Hun-un-ney-duh, Hun-un-ney-duh, Hun-un-ney-duh. Eee-yeow-wah!

These are the phonetic sounds I hear as I watch a line form of Maasai Warriors, ages seventeen to twenty-five, all brightly robed, mostly in red. The Maasai is one of the world’s last great warrior cultures.

Hun-un-ney-duh, Hun-un-ney-duh, Hun-un-ney-duh. Eee-yeow-wah!

More sounds explode from the Warriors. Now, the line leader calls out, the rest respond. Maasai Music. The only music ever heard comes from the Warriors’ voices. There are no instruments. Then something magical happens, they jump. Each Warrior takes a turn springing straight into the air, while the others sing. The Warriors jump high and long, hours long, keenly observing each other, seeing who catches the most air. The moment is both competitive and fun. They laugh, they chat and keep jumping. The non-Maasai call this the Jumping Dance. Its real name is Adumu and is one of the rituals the Warriors perform as they go from boyhood to manhood.

The Warriors’ jump is so joyous. A Maasai once told me that they jump because they are happy, which got me wondering why? What makes this group, who live in the sun-scorched lands of the Great Rift Valley in Southern Kenya and Northern Tanzania, happy?

For one, the Warriors, especially the ones who jump the highest, get the best girls in the village. Some things are the same everywhere. Beyond that, they are happy because they live in harmony with nature and God. For the Maasai, there is one God, Engai, master of life and death, who dwells on earth and in heaven. And they pray, a lot. They pray during ceremonies. They pray during daily life. What about? Children and cattle.

The family is super important to them. As for the cows, wealth in the Maasai community is defined by the number of cattle one owns; also is their primary sustenance. These Warriors believe that God gave them all, yes, all, the cattle on earth, and so feel called to protect them, along with their families from predators, and so go where the cows go.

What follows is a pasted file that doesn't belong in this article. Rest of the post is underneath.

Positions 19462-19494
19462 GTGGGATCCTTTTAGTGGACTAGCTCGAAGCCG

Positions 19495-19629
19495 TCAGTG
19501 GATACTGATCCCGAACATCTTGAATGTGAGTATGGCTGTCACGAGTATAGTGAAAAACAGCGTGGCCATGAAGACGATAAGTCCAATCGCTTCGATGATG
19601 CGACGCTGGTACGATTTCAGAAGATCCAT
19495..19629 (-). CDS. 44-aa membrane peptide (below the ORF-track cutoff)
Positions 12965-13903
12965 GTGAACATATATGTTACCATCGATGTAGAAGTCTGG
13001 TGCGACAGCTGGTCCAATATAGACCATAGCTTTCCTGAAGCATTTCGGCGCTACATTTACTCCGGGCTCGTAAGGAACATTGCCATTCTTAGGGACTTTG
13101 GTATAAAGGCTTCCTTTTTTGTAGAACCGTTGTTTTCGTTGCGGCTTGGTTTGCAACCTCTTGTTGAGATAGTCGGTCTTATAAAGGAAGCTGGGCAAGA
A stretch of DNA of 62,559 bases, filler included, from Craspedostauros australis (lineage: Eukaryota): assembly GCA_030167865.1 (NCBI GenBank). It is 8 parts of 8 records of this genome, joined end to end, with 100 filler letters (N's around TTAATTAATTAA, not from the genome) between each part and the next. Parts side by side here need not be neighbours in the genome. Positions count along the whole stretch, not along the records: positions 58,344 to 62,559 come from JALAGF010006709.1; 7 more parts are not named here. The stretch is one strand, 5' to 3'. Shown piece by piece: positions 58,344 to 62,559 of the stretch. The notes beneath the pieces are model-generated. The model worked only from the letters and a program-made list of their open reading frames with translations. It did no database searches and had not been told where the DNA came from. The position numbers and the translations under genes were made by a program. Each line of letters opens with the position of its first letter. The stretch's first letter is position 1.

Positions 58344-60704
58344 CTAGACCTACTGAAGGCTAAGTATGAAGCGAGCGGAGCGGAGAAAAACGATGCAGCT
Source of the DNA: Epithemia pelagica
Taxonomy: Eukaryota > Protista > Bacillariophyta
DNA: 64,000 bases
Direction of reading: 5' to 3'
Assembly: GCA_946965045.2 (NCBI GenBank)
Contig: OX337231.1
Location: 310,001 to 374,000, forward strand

The semi-nomadic life is far from easy in Maasailand, yet the young Warriors still manage to chase girls, hunt game and make time to dance, jump. The young ones will eventually settle down to have families and at some point become elders, solving disputes within the community. As an outsider looking in, the Maasai Warrior’s happiness seems to reside in having a sincere regard for God, highly valuing their family, their supportive communal way of life and the gratitude they express, almost moment-to-moment. Throughout the day, the Maasai Warriors acknowledge the presence of the divine, often asking for protection. Engai tajapa ki tooinaipuko inomo. “God, shield me with your wings.”

Hun-un-ney-duh, Hun-un-ney-duh, Hun-un-ney-duh. Eee-yeow-wah!

However, the most profound lesson learned from these Warriors is to be Happy with whatever you have. Personally, that means, being deep-seated in faith, loving your family, serving the community, feeling grateful and of course jumping when you are happy!

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